When in the Risk Loving Zone it pays to be aggressive, but one must also be mindful of taking on too much risk in exchange for less and less potential reward. Both the Long Term Capital Management implosion in 1998 and the 2008 Financial Crisis debacles occurred on the heels of investors being highly dismissive of the risks involved. In both cases investors were taking on a disproportionate amount of risk for smaller amounts of potential return.

Finally when evaluating returns in the Neutral Zone (orange bars) it is interesting to note that, on average, equities tend to exhibit the best monthly returns when in this risk phase. All four equity classes show this tendency. Likewise real estate also shows the highest average returns in the Neutral Zone. Interestingly, the highest perceived risk asset within fixed income – Emerging Market Debt – also shows this characteristic.

Where is the RAI now and what should we be doing? Our barometer is currently entrenched in the Risk Loving Zone with a reading in the 20th percentile. The RAI has been trending up (becoming a bit more aware of risk) but despite headaches in Europe we are still seeing very low levels of risk aversion.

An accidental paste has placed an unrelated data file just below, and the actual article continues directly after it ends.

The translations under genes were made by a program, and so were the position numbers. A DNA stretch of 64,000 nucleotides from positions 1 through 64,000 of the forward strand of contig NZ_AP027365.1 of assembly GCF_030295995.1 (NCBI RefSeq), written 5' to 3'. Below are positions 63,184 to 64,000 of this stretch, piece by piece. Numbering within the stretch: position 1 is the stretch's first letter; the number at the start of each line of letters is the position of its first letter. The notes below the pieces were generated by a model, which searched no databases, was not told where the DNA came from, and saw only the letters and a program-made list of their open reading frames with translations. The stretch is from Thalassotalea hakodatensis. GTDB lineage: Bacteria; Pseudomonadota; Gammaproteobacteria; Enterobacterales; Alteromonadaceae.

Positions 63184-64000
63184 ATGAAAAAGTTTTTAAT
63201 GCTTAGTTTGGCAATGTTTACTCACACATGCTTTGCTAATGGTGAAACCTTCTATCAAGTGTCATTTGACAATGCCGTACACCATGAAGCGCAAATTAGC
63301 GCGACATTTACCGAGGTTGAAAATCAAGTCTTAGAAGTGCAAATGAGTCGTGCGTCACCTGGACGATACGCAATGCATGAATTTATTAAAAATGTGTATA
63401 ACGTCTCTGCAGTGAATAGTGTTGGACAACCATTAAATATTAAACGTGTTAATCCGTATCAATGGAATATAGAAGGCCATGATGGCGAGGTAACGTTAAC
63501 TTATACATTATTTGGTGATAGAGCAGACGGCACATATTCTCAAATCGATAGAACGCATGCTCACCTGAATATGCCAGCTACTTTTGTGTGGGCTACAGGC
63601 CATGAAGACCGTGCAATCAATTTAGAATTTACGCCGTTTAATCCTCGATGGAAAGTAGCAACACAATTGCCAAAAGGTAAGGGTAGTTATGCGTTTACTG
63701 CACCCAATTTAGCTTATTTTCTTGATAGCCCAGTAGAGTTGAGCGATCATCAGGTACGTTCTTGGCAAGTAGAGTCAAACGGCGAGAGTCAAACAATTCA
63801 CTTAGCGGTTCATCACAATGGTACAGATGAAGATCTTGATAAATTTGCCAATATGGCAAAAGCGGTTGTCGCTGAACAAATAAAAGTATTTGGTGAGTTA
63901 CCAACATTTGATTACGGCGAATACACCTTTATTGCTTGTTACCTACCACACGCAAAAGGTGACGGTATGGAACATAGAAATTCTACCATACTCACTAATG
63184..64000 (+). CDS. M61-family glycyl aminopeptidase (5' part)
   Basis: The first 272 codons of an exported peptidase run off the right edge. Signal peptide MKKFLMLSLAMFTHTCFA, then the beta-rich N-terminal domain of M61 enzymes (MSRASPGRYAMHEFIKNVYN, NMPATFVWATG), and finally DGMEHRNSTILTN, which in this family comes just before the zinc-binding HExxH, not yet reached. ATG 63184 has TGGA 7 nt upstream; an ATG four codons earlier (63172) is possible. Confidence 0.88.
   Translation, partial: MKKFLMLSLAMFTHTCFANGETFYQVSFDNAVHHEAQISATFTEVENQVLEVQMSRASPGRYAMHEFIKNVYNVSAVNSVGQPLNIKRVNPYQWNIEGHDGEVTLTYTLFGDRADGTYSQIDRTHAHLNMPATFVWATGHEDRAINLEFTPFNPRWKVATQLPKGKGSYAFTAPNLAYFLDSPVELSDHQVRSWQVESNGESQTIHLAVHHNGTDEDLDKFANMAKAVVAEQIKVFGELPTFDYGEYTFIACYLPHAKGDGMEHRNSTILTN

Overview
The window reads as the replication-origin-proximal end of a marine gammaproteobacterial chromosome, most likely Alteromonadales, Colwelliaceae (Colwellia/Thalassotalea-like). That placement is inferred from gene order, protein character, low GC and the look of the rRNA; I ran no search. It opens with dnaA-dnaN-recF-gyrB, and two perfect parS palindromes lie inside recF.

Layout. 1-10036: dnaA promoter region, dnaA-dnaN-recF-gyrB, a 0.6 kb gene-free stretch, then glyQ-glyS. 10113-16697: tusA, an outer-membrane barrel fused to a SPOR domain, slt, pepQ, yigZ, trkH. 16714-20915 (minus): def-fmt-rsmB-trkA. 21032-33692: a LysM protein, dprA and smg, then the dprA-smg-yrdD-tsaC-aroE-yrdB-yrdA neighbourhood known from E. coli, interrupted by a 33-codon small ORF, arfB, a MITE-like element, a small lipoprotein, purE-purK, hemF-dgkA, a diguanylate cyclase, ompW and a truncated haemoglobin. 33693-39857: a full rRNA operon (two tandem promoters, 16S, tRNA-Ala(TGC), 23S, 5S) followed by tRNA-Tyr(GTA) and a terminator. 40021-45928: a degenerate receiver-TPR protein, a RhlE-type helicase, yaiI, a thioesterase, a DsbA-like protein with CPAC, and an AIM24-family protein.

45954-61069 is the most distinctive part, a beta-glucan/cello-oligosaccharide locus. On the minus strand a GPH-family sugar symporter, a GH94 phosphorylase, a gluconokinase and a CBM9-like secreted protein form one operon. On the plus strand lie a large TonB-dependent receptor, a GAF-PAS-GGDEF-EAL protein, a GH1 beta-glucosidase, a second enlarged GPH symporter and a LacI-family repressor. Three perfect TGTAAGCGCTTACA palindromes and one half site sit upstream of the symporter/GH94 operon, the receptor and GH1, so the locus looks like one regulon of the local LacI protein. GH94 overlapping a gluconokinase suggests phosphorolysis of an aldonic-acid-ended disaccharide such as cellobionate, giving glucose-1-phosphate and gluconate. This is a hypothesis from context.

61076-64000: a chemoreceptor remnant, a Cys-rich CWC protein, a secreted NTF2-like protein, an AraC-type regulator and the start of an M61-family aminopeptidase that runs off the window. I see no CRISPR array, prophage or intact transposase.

We suspect that the expansionary monetary policy in the US, Japan and Europe is artificially depressing capital market volatility and that the temptation to remain aggressive (and potentially take on leverage) is driven by the exceptionally low cost of money. We remain wary of too good of a thing and the quietness of the capital markets concern us. We believe that investment performance is most aligned with fundamental trends when investors display a healthy risk to return relationship such as when in the Neutral Zone.

What could trigger a change in investor mood? Potentially a whole host of issues frequently best understood in hindsight. But on a more practical note we would highlight two areas of concern. First, while highly anticipated, we think that investors will react negatively to the first increase in the Federal Funds Rate and risk aversion will jump up sharply. The second concern involves contagion effects should a Greek default occur. At the very least the interest spread between safe and riskier debt should jump up. This would lead to a higher RAI and riskier investments will likely bear the brunt.